In the words of Ibn Khaldun (as translated by Franz Rosenthal and edited by N.J. Dawood anyway) many:
disregarded the changes in conditions and in the customs of nations and races that the passing of time had brought about. Thus, they presented historical information about dynasties and stories of events from the earliest times as mere forms without substance, blades without scabbards; as knowledge that must be considered ignorance, because it is not known what of it is extraneous and what is genuine... It concerns species, the genera of which are not taken into consideration, and whose specific differences are not verified. They neglected the importance of change over the generations in their treatment of (historical material)...Ibn, Khaldūn, Franz Rosenthal, and N. J. Dawood. The Muqaddimah, an Introduction to History. [Princeton, N.J.]: Princeton UP, 1969.
Words as true today as in the 14th century.*
So, I regard a simple test as appropriate whenever anyone claims anything to be human nature. Very little passes it. That test is that whatever is being claimed as human nature or as a principle or foundational or anything of the sort must be shown to:
a) Emerge independently in multiple time frames
b) Emerge independently in multiple cultural frames
c) Emerge independently in multiple geographic regions
Anything that does not pass these three tests should be considered to be particular, rather than general. Of course, even if something passes the three tests on a nominal level, more research would be required to establish general applicability. If the concept under discussion emerges in writings by a lone writer and is not picked up more generally in a given society I wouldn't count it, for instance.
This isn't to say that something should be dismissed just because it is not natural, as long as it is not being used as a starting point to derive general rules from, in which case I find it impossible to accept that something that is the product of a particular culture is in fact general. Our ancestors weren't stupid, if something was part of the general human condition they were perfectly capable of comprehending it. What modern man has a step up on is that we can create all kinds of wonderful things that have absolutely nothing natural about them that do amazing things for mankind. It is important not to fool ourselves into thinking these things are natural, or essential. They are fragile things built upon extremely complex foundations and thus subject to disruption and ruin. They only persist because of the systems we have created, if we try to break things down to their essentials there is no reason to believe that our complex social organization would survive, very few of our cultural and social ideas have a sufficient natural basis that I believe they could survive in isolation from other ideas less congenial to the social theorist trying to start from first principles.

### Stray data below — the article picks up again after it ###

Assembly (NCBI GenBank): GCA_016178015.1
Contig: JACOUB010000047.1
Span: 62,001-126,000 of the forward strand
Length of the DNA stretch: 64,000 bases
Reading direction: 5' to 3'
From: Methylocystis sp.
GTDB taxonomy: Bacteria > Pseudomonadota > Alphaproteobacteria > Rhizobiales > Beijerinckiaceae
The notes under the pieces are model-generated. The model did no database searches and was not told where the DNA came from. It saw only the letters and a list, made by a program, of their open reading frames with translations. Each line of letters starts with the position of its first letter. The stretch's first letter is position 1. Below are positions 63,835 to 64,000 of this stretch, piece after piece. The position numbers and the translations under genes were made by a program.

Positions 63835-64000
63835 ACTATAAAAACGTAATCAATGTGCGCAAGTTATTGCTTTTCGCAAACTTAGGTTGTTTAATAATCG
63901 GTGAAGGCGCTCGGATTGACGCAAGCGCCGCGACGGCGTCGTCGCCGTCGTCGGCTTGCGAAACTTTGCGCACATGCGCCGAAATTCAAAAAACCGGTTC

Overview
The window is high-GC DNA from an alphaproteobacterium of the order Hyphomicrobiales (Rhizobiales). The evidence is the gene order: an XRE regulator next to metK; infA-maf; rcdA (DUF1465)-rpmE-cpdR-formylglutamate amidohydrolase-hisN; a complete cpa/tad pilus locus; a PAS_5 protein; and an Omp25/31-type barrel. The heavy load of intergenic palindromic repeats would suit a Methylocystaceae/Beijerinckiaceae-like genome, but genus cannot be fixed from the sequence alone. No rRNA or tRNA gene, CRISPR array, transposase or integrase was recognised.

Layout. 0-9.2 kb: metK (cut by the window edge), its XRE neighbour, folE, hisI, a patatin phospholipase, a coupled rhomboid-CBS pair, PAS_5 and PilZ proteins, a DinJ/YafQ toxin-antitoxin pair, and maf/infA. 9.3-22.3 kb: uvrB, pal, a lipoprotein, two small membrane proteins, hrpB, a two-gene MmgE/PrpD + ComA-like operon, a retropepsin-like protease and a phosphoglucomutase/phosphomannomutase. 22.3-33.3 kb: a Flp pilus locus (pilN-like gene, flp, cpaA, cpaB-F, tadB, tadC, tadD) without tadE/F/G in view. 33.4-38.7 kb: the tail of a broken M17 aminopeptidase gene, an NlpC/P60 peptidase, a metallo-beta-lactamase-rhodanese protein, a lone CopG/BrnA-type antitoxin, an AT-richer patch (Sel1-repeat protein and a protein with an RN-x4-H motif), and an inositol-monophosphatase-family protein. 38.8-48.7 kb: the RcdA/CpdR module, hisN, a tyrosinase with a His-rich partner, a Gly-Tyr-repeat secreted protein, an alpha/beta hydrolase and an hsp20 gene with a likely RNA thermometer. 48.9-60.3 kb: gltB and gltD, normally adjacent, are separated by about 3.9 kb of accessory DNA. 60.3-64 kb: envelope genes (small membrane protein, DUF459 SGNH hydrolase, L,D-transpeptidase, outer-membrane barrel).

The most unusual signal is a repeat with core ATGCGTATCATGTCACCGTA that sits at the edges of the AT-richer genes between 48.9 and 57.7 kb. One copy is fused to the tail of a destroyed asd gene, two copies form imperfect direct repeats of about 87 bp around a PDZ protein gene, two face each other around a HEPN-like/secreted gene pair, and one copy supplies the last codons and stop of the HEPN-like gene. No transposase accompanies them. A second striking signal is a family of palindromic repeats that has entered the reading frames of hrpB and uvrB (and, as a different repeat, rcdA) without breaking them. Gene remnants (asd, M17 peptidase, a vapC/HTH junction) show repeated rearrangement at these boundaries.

Which is why I believe it is better to just accept social theory and history as being entirely contingent and building from what we have rather than trying to imagine some state stripped of all that has been built up. We're better off not going back to essentials.
* Ibn Khaldun is largely criticizing that those who write or speak of history don't try to make any more general theory to understand the past. I think we have the opposite problem, people try to make too much general theory without trying to understand the past which is just as bad. There is a tendency to accept the culturally specific as being instead general to the human condition. But cultures and ideas change and what is natural to one generation is an alien species to another.